It’s a fine line to walk--nobody wants to see one of their store associates in a viral video putting hands on a customer or arbitrarily enforcing policies. But more pressingly, charging a minimum-wage employee likely in their late teens or early twenties with approaching adult customers and enforcing a corporate policy mired in antipathy, well, that seems like a tough proposition.
CVS Health’s CEO’s recent statement shows how untenable a position this has become, “To be clear, we’re not asking our store employees to play the role of enforcer. What we are asking is that customers help protect themselves and those around them by listening to the experts and heeding the call to wear a face covering.”
But they have to do something. In a recent survey by the United Food and Commercial Workers International Union, roughly seven out of ten grocery workers believe their employers do not enforce. And, as the union’s president so concisely noted, “The key issue here is that a mandate is meaningless — meaningless — without enforcement.”
Honestly, the only way out of this mess for retailers is with a firm national policy requiring masks, something that could buttress store policies and take the teeth out of any opposition. Obviously, this has not happened.
Until then, retailers must develop a clear, well-considered policy that focuses as much on enforcement as policy, something that is only possible with health and safety market research. Without it, retailers risk endangering and alienating both their employees and customers.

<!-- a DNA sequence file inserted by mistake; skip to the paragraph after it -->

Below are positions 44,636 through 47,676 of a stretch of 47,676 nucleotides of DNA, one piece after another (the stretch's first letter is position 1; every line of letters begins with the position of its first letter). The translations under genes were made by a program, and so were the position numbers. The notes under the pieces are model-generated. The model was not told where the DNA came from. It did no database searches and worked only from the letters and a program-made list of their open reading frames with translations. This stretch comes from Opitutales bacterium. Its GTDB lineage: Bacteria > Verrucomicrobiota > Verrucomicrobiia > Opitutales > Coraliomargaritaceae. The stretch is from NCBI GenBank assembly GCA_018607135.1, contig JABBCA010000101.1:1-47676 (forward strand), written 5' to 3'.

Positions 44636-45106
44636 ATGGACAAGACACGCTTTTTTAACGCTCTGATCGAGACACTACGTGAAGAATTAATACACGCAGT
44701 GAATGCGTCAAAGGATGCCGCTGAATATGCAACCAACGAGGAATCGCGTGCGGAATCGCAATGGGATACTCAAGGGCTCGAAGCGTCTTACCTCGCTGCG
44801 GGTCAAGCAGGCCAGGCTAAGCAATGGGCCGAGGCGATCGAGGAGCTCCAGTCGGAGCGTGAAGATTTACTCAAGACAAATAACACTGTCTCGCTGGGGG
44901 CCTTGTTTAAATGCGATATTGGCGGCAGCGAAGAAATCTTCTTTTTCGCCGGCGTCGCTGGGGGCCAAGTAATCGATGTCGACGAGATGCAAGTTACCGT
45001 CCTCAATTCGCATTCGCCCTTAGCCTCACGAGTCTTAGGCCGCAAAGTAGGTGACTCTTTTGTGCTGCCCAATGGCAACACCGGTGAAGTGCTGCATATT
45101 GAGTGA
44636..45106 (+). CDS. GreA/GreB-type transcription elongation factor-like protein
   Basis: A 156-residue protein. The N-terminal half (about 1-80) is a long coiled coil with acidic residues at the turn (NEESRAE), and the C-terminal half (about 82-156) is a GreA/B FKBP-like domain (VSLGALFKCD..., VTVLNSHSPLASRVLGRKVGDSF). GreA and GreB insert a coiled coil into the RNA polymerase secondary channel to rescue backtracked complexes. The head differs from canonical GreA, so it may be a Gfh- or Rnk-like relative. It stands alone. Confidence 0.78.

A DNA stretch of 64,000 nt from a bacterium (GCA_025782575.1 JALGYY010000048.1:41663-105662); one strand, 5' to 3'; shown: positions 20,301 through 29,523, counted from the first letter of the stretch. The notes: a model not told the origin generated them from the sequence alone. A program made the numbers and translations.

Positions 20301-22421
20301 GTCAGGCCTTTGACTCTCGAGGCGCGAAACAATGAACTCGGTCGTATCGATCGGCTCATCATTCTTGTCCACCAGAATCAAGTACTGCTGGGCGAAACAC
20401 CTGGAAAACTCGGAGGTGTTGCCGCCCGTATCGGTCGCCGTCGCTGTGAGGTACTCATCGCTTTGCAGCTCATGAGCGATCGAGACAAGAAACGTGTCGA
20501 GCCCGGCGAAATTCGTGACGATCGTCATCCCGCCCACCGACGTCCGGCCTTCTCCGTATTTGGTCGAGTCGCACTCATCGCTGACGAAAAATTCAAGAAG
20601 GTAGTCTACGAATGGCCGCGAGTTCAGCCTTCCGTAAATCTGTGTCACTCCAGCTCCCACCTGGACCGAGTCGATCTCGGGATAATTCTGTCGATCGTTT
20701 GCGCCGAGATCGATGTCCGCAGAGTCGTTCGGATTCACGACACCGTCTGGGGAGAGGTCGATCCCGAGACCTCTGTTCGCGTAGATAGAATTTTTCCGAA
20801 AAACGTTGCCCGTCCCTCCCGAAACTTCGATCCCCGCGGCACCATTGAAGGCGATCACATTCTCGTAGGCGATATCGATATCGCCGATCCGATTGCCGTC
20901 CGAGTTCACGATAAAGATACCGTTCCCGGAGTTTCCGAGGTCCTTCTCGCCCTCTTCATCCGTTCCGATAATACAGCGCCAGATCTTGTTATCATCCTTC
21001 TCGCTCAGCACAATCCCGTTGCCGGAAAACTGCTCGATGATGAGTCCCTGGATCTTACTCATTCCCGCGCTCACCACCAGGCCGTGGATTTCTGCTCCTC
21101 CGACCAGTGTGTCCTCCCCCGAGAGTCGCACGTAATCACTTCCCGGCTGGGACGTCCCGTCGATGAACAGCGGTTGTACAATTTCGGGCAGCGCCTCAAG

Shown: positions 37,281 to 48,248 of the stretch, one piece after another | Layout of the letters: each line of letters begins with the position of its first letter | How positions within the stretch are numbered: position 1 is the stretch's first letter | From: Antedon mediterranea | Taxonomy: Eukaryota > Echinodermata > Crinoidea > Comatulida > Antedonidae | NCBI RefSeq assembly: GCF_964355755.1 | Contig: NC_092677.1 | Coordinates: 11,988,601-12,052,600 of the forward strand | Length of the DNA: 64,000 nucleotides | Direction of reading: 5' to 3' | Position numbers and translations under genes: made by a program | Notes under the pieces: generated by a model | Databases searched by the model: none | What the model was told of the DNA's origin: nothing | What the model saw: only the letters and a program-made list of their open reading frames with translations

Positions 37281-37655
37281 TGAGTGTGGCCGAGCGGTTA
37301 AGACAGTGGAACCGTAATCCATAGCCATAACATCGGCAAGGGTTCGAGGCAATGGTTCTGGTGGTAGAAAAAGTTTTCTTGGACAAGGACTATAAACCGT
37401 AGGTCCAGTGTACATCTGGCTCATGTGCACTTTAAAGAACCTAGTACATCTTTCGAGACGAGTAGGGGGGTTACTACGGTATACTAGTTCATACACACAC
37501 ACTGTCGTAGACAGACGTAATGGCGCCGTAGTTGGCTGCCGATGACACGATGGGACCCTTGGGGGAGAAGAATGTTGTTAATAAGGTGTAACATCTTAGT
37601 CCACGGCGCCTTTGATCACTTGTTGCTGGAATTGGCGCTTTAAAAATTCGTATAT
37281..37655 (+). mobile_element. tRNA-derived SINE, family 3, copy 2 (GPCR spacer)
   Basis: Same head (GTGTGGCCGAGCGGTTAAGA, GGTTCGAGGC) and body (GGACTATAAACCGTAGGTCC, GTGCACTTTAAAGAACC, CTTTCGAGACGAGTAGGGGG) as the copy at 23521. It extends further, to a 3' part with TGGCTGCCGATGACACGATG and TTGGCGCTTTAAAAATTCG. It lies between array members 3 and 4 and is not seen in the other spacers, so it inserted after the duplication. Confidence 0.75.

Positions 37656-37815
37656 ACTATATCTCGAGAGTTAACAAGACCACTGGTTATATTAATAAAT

Retail Market Research: Retailers Want Clear National Policies, Now
It is this reality that led the National Retail Federation, the industry’s main lobbying arm, to say enough is enough and publish an open letter calling for a clear national mask mandate. Signed by CEOs from dozens of Fortune 500 retailers (including Best buy, Dollar Tree, Nordstrom, LL Bean, and Petsmart), the letter is worth quoting at length:
“Unfortunately, many of these workers have recently endured verbal threats, harassment, and in some cases, physical violence for attempting to promote a safer environment for themselves and customers...In mandating the use of masks in public settings, the role of enforcement should not fall upon our employees, team members and associates. Requiring retail employees to serve as de facto law enforcement could lead to an unsafe environment for our employees and customers. All retailers will do our part to clearly communicate such policies to our employees and the public, but it must be the role of government to properly enforce this important safety initiative, and it must be the responsibility of every individual to follow the law.”
The Health and Safety Market Research Tool Box
Melanie Ott, the director of the Gladstone Institute of Virology, says wearing a mask is “one of the most urgent things we can do to get our country under control. We’re all waiting for the vaccine, we’re waiting for therapeutics, and we’re not there. We have masks, we have social distancing, and we have testing. But there’s not much more in the toolbox here.”
For retailers, the toolbox already feels bare in so many ways. Next week, we will consider the market research tools at their disposal, which will have to do until the federal hammer comes into play.